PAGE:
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How should the legal system respond to this data? Or, rather, what should motivate it to
change? This Section discusses two jurisprudential theories, contending that a Judeo-Christian
natural law theory and a therapeutic theory indicate that incarceration should not be the justice
system’s chief remedy for juvenile delinquency.61
A. Natural Law
Proponents of a natural law theory of jurisprudence contend that an extra-human source is the
foundation of human law.62 Natural law adherents are a diverse group, encompassing those who
believe that nature is the source of this law, and others who hold that the Judeo-Christian God, or
some other higher being, is the motivating factor.63 For purposes of this discussion, this Article
applies a Judeo-Christian perspective, evaluating existing laws through a biblical framework.64
The Bible vests governmental bodies with authority on the basis that “there is no authority except
that which God has established.”65 This includes authority to punish wrongdoers.66 However, the
Bible is also very clear that individuals have a duty to defend the rights of the weakest members
of society, including the orphan, widow, alien, and prisoner.67
61 See infra Part IV.B, Part IV.C.
62 Richard L. Gray, Eliminating the (Absurd) Distinction Between Malum In Se and Malum Prohibitum Crimes, WASH.
U L.Q. 1369, 1379 (1995).
63 Id. Although America is very diverse in terms of religious beliefs, for purposes of this discussion, this Article focuses
on the Bible as God’s revelation to mankind and thus a source of natural law.
64 Michael P. Ambrosio, Legal Realism, THE NEW JERSEY LAWYER MAG. 30, 31 (2000).
65 Romans 13:1 (New International Version). If not otherwise stated, this Article is referencing the New International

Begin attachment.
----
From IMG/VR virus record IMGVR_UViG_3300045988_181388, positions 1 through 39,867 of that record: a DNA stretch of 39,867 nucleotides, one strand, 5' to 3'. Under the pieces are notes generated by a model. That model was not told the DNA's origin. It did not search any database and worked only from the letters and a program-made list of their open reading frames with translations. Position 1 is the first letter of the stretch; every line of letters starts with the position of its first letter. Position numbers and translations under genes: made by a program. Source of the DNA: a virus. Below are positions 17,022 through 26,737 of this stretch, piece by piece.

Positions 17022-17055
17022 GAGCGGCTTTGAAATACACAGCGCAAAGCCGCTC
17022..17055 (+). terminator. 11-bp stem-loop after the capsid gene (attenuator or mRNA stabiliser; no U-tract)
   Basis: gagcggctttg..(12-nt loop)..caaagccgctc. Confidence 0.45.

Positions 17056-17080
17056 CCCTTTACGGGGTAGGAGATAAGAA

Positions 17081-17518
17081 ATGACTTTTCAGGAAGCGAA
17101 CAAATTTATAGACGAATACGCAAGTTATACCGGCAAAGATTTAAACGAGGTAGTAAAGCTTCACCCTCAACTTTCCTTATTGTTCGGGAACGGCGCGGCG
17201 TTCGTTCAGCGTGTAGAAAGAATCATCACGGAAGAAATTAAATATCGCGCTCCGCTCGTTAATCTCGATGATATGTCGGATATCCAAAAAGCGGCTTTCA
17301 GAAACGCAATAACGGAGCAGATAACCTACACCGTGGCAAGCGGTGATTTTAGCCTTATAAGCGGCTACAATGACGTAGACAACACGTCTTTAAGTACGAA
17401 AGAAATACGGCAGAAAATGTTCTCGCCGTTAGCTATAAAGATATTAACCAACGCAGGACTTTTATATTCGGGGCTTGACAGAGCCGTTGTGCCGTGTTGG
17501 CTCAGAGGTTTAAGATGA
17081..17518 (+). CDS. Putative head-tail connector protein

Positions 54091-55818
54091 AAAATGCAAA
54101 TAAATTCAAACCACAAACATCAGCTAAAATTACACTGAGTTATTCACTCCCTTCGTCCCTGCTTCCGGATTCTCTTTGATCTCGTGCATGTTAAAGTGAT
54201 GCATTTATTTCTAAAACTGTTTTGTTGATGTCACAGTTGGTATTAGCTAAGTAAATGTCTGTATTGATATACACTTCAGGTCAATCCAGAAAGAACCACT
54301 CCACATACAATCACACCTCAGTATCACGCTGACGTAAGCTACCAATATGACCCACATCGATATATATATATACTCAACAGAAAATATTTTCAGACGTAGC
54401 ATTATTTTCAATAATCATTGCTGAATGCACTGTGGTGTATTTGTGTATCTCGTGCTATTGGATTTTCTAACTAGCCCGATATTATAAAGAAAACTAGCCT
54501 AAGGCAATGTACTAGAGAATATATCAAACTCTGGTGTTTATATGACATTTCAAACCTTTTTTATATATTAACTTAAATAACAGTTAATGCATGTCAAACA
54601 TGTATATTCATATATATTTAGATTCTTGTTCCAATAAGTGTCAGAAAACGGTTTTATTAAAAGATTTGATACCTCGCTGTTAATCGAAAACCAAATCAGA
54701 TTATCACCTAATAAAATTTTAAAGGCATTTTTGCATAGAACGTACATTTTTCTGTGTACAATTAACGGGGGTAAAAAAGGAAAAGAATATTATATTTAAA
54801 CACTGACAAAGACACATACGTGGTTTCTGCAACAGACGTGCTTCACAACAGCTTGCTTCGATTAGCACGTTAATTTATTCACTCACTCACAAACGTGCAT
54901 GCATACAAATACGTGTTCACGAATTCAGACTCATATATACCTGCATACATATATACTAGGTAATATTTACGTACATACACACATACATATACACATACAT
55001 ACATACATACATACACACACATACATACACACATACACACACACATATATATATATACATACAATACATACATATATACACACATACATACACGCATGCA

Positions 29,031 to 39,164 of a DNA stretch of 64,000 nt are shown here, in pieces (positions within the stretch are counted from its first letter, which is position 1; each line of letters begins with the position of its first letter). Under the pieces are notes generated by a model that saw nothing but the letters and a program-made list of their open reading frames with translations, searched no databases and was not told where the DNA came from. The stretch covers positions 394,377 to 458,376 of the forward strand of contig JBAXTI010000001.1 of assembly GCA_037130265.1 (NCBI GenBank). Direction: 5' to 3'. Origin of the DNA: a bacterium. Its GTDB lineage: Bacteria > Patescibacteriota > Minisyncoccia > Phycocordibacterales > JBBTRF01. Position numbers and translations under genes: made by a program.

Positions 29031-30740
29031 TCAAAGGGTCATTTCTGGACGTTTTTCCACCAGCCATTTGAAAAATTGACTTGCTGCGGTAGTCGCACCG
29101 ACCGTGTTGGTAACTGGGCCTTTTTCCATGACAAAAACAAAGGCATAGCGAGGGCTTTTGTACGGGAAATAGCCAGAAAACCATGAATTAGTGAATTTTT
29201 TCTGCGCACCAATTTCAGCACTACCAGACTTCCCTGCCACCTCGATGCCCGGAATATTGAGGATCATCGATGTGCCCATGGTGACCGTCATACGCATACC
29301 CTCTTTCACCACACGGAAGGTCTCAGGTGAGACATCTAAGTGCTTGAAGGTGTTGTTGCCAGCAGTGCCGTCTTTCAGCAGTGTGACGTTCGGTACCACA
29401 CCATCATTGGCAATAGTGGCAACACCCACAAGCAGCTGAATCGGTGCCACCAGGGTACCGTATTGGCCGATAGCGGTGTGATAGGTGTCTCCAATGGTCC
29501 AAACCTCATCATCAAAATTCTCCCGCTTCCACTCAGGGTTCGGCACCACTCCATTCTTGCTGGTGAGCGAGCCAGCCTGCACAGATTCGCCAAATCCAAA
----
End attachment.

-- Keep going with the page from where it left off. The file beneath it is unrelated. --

Version of the Bible.
67 There is precedent for this view in both the New and Old Testaments. See Deuteronomy 10:18–19 (“[God] defends
the cause of the fatherless and the widow, and loves the foreigner, giving them food and clothing. And you are to love
those who are foreigners, for you yourselves were foreigners in Egypt.”); Deuteronomy 24:17–18 (“Do not deprive
the foreigner or the fatherless of justice, or take the cloak of the widow as a pledge. Remember that you were slaves
in Egypt and the Lord your God redeemed you from there. That is why I command you to do this.”); Deuteronomy
27:19 (“Cursed is the man who withholds justice from the alien, the fatherless or the widow.”); Psalm 82:2–3 (“How
long will you defend the unjust and show partiality to the wicked? Defend the weak and the fatherless; uphold the
cause of the poor and the oppressed.”); Proverbs 31:8–9 (“Speak up for those who cannot speak for themselves, for
the rights of all who are destitute. Speak up and judge fairly; defend the rights of the poor and needy.”); Isaiah 1:17
(“Seek justice, defend the oppressed. Take up the cause of the fatherless, plead the case of the widow.”). God later
judged his people in Israel for taking advantage of the most vulnerable members of its society. See also Isaiah 10:1–
2 (“Woe to those who make unjust laws, to those who issue oppressive decrees, to deprive the poor of their rights and
withhold justice from the oppressed of my people, making widows their prey and robbing the fatherless.”); Jeremiah
5:28 (“Their evil deeds have no limit; … they do not promote the case of the fatherless, they do not defend the just
cause of the poor.”); Zechariah 7:9–10 (“This is what the Lord Almighty said: ‘Administer true justice; show mercy
and compassion to one another. Do not oppress the widow or the fatherless, the foreigner or the poor.’”). For authority
in the New Testament, see James 1:27 (“Religion that God our Father accepts as pure and faultless is this: to look
after orphans and widows in their distress and to keep oneself from being polluted by the world.”). Perhaps one of the
most powerful motivations for the Christian to care for the rights of the most vulnerable in society comes from
Matthew 25:31, where Jesus tells his listeners that whatever they have done for the “least of these” (those for whom
society has little regard), they have done for him:
I was hungry and you gave me something to eat, I was thirsty and you gave me something to drink,
I was a stranger and you invited me in, I needed clothes and you clothed me, I was sick and you
looked after me, I was in prison and you came to visit me.” Then the righteous will answer him,